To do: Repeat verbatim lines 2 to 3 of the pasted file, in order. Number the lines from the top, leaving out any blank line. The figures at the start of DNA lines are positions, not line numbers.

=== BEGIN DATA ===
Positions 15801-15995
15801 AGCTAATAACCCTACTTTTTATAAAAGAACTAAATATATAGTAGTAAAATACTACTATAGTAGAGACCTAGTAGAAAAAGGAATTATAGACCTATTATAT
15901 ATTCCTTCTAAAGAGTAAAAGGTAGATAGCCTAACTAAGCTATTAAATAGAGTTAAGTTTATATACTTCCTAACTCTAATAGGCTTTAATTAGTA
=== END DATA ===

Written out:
15801 AGCTAATAACCCTACTTTTTATAAAAGAACTAAATATATAGTAGTAAAATACTACTATAGTAGAGACCTAGTAGAAAAAGGAATTATAGACCTATTATAT
15901 ATTCCTTCTAAAGAGTAAAAGGTAGATAGCCTAACTAAGCTATTAAATAGAGTTAAGTTTATATACTTCCTAACTCTAATAGGCTTTAATTAGTA